Weeding Through the Information: Interpreting Laboratory Tests to Determine New vs. Residual Use of Marijuana
Expires: March 7, 2025
Paul Jannetto, Ph.D.
Associate Professor of Laboratory Medicine and Pathology
Director, Clinical and Forensic Toxicology, Clinical Mass Spectrometry Lab and Metals Lab
Division of Clinical Biochemistry
Mayo Clinic, Rochester, Minnesota
Hello. My name is Dr. Paul Jannetto, and I am the director of the Clinical and Forensic Toxicology Laboratory, the Clinical Mass Spectrometry Laboratory, and the Metals Laboratory here at the Mayo Clinic.
I have nothing to disclose.
The objectives of my talk today are to:
Marijuana is the most commonly used addictive drug after tobacco and alcohol in the United States. Marijuana refers to the dried leaves, flowers, stems, and seeds from the Cannabis sativa or Cannabis indica plant. The plant contains the mind-altering chemical tetrahydrocannabinol, or THC, and other compounds. It is commonly known on the street as: blunt, dope, grass, pot, and weed. One of the main effects that makes it attractive to abusers is the euphoria and intensified sensual and aesthetic feelings.
Marijuana can be used by many different routes including:
If the marijuana is smoked or inhaled, the bioavailability is ~10%-25% compared to ingestion which is ~5%-20%. The main difference is that when it is smoked or inhaled, the THC quickly passes from the lungs into the bloodstream and reaches peak concentration within minutes. The blood then carries the chemical to the brain and other organs throughout the body so the user feels the effects quicker compared to the oral route, which it takes ~1-3 hours to reach peak concentrations and feel the effects. This delay has led to many patients overdosing when they consume edibles as they consume more THC since they don’t have the immediate effects.
Another concern is from the use of marijuana extracts. Smoking THC-rich resins extracted from the marijuana plant is on the rise and is called “dabbing.” The extracts come in various forms including hash oil, which is a gooey liquid; wax or budder, which is soft solid like lip balm; and shatter, which is solid. These extracts can deliver extremely large concentrations of THC to a person, causing them to end up in the emergency room. Since these extracts are commonly prepared using butane or lighter fluid, people have also caused fires, explosions, and been badly burned when making these extracts.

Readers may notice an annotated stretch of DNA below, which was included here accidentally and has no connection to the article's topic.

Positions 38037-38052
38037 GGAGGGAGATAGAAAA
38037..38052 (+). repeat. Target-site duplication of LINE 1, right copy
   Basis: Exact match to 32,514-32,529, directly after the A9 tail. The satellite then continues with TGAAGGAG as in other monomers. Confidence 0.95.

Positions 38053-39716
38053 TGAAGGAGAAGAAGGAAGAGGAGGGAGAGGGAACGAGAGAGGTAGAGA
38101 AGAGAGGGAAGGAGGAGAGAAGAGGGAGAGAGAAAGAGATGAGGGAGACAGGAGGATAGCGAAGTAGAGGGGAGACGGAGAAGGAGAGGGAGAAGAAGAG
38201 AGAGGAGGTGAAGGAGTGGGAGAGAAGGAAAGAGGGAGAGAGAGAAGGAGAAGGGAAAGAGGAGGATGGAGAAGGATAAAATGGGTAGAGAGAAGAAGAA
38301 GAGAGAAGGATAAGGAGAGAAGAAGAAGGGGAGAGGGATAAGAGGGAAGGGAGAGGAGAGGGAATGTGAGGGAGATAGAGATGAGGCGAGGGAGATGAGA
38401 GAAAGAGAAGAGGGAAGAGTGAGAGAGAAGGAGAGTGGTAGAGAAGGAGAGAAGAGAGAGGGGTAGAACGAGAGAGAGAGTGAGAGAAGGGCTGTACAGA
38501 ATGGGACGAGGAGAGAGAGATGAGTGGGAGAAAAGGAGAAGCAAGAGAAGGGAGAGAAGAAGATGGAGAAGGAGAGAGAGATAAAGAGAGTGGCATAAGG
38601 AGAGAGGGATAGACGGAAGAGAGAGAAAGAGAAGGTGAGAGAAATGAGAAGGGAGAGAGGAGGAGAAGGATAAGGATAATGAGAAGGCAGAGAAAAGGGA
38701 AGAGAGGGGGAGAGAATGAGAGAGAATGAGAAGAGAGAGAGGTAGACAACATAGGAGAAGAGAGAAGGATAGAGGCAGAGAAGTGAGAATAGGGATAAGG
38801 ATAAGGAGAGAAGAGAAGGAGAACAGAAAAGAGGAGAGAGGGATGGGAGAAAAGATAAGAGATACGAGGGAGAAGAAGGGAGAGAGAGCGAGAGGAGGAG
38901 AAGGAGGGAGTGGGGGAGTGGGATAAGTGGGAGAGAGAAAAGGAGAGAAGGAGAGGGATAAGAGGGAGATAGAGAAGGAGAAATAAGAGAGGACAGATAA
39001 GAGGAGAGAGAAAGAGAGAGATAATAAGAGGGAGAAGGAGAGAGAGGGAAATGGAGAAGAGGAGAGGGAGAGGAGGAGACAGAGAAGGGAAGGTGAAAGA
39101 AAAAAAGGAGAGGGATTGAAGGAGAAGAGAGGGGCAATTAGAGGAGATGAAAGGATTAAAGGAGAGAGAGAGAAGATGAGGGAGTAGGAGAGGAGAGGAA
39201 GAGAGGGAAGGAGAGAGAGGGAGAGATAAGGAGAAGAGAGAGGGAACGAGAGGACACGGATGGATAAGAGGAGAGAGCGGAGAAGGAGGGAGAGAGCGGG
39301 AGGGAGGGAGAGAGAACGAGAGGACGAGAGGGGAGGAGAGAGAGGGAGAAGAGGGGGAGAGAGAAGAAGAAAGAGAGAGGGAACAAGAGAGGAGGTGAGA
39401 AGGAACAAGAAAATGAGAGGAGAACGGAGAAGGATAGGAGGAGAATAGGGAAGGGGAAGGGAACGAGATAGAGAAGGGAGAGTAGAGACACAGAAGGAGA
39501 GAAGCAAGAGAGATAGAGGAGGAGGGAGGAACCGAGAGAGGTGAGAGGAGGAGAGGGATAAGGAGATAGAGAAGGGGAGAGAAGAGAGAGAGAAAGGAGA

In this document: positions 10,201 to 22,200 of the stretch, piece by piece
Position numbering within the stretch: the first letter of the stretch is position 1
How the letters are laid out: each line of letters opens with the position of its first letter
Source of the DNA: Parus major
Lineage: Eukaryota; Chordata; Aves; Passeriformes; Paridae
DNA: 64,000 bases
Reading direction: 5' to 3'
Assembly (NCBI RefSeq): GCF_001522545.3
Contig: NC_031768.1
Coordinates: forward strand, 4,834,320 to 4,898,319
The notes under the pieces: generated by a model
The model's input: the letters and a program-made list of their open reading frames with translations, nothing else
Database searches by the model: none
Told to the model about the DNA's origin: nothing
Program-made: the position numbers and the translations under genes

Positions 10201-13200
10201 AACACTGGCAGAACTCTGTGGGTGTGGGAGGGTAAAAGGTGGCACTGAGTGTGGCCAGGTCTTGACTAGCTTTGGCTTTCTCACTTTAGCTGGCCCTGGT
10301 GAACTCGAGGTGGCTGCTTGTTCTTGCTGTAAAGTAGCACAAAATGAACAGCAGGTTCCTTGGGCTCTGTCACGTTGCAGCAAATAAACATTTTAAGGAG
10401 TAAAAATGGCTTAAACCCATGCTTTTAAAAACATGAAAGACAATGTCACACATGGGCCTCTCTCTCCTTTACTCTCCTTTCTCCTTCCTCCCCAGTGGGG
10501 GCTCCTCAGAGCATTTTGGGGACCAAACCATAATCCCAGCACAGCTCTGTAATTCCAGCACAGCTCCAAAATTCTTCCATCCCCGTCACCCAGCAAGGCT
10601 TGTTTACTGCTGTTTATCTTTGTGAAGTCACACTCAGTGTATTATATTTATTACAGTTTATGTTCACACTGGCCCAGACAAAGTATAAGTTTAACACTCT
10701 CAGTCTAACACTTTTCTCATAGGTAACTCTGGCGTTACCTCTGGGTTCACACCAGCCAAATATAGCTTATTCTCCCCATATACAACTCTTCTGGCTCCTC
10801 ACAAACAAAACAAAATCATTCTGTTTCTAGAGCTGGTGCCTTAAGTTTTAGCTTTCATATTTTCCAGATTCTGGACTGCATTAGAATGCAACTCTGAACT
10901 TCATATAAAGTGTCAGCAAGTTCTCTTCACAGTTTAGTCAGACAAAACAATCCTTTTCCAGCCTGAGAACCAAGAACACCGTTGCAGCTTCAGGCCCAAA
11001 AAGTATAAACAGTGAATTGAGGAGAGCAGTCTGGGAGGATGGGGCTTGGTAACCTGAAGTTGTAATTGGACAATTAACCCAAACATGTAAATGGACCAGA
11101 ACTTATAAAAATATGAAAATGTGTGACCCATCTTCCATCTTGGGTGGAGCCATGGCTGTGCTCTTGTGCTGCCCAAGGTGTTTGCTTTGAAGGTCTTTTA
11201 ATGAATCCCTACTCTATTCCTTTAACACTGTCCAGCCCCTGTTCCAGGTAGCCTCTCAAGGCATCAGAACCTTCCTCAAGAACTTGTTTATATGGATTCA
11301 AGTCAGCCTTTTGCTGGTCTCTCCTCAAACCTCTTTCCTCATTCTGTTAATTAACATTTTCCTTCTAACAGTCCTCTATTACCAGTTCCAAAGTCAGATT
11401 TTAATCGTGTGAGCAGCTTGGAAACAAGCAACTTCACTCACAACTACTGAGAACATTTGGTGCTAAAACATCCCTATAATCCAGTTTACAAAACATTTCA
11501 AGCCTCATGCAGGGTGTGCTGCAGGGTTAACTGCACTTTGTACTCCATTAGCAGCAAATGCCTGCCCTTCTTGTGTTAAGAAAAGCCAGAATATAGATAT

While marijuana contains over 60 different cannabinoids, the delta-9 THC is the primary ingredient responsible for its psychoactive effects. In recent decades, the amount of THC in marijuana has been steadily increasing. THC acts on specific brain cell receptors that ordinarily react to natural THC-like chemicals. These natural chemicals play a role in normal brain development and function.
As a result, the use of marijuana can have both short- and long-term effects. Short-term use can lead to impaired motor coordination, altered judgement, impaired short-term memory, hallucinations, and even psychosis at high doses. With chronic heavy usage, marijuana has been shown to alter the brain development, especially when people began using it in their teens. Long-term use can also lead to cognitive impairment, chronic bronchitis, and decreased life satisfaction.
Urine testing is commonly used to detect marijuana use. Cannabinoid immunoassay methods typically use an antibody directed against one of the metabolites of THC known as carboxy-tetrahydrocannabinol, or carboxy-THC. These commercial immunoassays offer cutoffs of 20 or 50 ng/mL.
Depending on the frequency of marijuana usage, its potency, or THC content, the detection limit of the laboratory assay and other factors, you can still get positive results or detect the carboxy-THC in the urine 30 days or longer once a person stops using marijuana. While the immunoassays for marijuana are targeted against a specific metabolite, they still can have potentially false positive results. For example, the metabolite of an antiviral medication (Sustiva®) used to treat HIV can cross-react and give a “positive” result.